SHRM believes that the United States must have a 21st Century Workflex policy that works for employers and employees alike, helping them meet work-life and organizational needs. At its core, a 21st Century Workflex policy must facilitate the expansion of paid leave and Workflex options regarding when, where and how work is done. And it must account for different work environments and be accessible by employers of all sizes and in all industries. It must avoid old ways of thinking that hold the workplace back.

by Beth Hill, LASHRM At-Large Government Affairs Chair

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Summer Months Doesn’t Mean Time Off for Dodge County Chapter

As we move into the summer months here in Wisconsin, Dodge County SHRM is hard at work preparing for our Fall Kick-Off event that we hold in September. That event brings current members together after a few months of not having a monthly lunch meeting and allows everyone to catch up on what has been happening in the world of HR. This event also allows the members to bring possible new members and show them why it is to their advantage to be a member of Dodge County SHRM. Our kick-off event is always well attended and everyone enjoys the networking, food, and prizes!

The executive board never takes time off and we continue our monthly meetings. We work with local businesses and the community to help find ways to fill open positions and write grants that can assist in this process. Dodge County SHRM is well represented in the Manufacturer’s Business Alliance that is working hard on making sure that the needs of area manufacturers are met. By working together it makes it easier to find candidates to fill open positions and to find out what the needs are of both the manufacturing companies and those looking for a job.

We also continue to work on building our membership and are well on our way to meeting our membership goal for 2018. One of the ways we are building our membership is by having executive members reach out to people that were members at one time and for one reason or another are not longer a part of our chapter. If these past members are not interested in becoming a member again, we find out the reason why, so that we can make changes if need be.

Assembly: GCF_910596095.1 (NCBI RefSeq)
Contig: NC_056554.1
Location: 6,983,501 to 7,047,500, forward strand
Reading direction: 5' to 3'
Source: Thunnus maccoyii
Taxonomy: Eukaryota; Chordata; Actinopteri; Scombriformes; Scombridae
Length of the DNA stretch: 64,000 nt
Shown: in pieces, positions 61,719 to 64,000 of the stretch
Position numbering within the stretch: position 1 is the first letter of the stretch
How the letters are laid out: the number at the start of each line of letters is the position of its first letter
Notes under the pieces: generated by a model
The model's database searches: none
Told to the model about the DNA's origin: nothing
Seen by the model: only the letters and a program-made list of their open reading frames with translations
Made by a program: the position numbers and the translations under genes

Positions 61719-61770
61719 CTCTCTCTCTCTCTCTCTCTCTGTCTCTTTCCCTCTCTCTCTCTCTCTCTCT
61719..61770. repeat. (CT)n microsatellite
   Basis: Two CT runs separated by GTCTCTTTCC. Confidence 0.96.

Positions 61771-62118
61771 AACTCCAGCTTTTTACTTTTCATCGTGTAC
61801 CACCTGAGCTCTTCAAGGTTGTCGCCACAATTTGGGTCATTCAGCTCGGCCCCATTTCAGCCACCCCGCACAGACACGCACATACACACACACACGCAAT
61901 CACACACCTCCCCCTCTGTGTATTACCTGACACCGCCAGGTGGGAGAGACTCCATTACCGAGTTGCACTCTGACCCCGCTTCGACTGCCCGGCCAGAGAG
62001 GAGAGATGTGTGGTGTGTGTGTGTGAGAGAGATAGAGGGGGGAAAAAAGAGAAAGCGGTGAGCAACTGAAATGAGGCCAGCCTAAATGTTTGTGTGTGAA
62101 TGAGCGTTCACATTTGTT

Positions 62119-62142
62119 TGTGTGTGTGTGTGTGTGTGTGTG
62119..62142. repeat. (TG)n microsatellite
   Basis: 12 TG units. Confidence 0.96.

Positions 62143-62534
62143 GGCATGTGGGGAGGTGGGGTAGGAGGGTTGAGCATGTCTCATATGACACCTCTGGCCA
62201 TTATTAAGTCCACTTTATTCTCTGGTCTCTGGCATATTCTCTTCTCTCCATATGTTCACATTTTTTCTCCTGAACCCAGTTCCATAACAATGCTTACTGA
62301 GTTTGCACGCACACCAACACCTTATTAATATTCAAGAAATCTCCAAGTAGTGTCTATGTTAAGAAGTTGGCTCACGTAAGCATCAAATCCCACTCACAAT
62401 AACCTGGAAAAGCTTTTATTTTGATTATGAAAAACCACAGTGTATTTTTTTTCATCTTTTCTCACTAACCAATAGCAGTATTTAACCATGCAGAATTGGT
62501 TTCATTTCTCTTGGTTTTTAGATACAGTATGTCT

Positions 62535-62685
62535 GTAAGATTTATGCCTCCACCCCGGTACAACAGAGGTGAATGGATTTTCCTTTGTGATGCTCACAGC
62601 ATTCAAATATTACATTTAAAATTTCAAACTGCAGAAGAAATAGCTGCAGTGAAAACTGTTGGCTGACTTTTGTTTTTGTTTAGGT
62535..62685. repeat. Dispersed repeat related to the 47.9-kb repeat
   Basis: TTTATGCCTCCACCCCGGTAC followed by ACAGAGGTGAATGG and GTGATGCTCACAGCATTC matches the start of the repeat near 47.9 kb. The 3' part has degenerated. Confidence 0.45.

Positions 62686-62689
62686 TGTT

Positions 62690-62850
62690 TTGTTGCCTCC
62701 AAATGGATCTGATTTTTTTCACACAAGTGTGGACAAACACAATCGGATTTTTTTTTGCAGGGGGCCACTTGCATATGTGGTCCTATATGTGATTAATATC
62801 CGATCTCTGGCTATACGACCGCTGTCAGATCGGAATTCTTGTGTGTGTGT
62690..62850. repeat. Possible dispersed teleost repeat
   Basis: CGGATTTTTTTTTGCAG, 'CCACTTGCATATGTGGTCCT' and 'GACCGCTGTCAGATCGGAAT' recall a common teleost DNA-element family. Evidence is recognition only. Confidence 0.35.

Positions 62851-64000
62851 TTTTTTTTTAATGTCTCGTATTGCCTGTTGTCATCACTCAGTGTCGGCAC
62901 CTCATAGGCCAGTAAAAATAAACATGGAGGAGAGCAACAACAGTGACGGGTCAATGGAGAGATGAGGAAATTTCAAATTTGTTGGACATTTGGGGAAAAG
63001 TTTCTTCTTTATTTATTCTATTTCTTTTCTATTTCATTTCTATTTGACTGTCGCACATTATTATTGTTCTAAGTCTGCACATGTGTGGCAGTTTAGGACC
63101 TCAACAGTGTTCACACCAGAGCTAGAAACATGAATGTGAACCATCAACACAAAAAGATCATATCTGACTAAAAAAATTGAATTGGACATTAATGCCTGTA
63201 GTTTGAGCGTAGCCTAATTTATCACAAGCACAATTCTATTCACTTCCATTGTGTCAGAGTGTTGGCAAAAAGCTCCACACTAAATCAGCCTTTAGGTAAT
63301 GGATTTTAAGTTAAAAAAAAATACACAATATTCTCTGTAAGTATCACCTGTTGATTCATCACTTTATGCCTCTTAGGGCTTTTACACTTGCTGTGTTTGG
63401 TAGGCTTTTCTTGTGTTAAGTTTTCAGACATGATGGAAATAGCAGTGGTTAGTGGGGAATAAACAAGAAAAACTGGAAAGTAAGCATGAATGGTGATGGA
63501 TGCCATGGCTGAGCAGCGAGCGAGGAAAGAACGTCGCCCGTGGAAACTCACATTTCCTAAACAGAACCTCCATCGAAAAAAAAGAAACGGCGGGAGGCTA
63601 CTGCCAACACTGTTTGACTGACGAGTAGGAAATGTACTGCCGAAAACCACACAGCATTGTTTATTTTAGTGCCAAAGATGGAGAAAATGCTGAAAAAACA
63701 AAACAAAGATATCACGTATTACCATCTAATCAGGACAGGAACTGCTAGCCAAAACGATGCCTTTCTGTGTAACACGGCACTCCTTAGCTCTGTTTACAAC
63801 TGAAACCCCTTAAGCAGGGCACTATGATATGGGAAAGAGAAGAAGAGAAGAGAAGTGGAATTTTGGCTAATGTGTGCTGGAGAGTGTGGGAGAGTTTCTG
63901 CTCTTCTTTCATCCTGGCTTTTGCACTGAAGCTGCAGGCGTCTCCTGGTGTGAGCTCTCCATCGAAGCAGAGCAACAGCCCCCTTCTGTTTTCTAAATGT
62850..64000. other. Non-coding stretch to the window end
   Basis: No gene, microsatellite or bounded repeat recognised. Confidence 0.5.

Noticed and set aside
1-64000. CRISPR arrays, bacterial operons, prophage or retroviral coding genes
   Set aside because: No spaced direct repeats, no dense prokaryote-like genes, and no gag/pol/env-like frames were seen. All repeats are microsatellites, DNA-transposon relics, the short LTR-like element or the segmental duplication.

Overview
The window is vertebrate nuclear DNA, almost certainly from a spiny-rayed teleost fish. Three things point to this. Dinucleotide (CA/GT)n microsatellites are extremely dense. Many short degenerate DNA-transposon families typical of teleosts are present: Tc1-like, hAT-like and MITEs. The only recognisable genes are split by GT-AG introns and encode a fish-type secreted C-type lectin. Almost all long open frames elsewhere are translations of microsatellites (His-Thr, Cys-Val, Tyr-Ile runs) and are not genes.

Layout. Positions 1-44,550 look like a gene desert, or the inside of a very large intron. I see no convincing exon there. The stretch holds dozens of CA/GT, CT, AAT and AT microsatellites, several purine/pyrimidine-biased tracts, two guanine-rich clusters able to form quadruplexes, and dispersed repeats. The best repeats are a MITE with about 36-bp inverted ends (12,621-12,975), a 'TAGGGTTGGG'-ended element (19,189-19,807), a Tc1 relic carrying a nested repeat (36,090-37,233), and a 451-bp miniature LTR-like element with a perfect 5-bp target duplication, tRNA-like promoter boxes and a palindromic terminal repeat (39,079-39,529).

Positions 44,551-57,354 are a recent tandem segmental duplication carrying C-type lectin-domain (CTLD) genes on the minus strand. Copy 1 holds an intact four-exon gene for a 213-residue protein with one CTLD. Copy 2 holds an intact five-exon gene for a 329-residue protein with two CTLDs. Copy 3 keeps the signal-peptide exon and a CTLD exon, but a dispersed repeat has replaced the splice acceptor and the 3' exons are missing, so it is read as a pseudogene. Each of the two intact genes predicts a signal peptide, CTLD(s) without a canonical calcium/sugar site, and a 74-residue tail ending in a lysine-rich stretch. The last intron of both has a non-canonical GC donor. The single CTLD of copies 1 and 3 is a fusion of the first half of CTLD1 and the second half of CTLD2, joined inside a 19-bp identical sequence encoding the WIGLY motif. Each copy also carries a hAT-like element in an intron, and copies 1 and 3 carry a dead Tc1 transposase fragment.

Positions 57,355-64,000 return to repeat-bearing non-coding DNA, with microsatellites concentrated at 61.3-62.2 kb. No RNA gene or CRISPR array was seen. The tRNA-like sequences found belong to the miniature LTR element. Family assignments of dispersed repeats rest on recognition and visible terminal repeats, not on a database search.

Our chapter strives to be the best chapter we can and to offer our members things that will allow them to continue to be successful in their roles both in the workplace and in the community. Dodge County SHRM is very proud to have received TWO PINNACLE AWARDS, one in 2015 and the other in 2017, along with several other awards, but the Pinnacles are at the center of the awards we have received. We have proven that hard work, and dedication to our chapter, pays off.

Always strive to be the best chapter that you can be, set your 2019 goals high, and don’t give up until your chapter has reached those goals!

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CVSHRM Checks In On 2018 Initiatives

Did you set 2018 personal or professional development goals? Or, maybe New Year’s resolutions? As spring has finally sprung, it may be time for a progress check. That is what this post is about – a progress check on CVSHRM’s 2018 initiatives.

At our January strategic planning session, CVSHRM set our 2018 goals (1) develop a CVSHRM vision and mission that will drive and direct our strategies and action plans; (2) continue to support and serve our members by offering quality professional development, personal development, and networking opportunities to support a positive member experience; (3) increase involvement of and engage with our student and rising professionals; and (4) improve Board and CVSHRM structure and process to ensure continued success, to position the organization for growth, and ensure volunteer sustainability.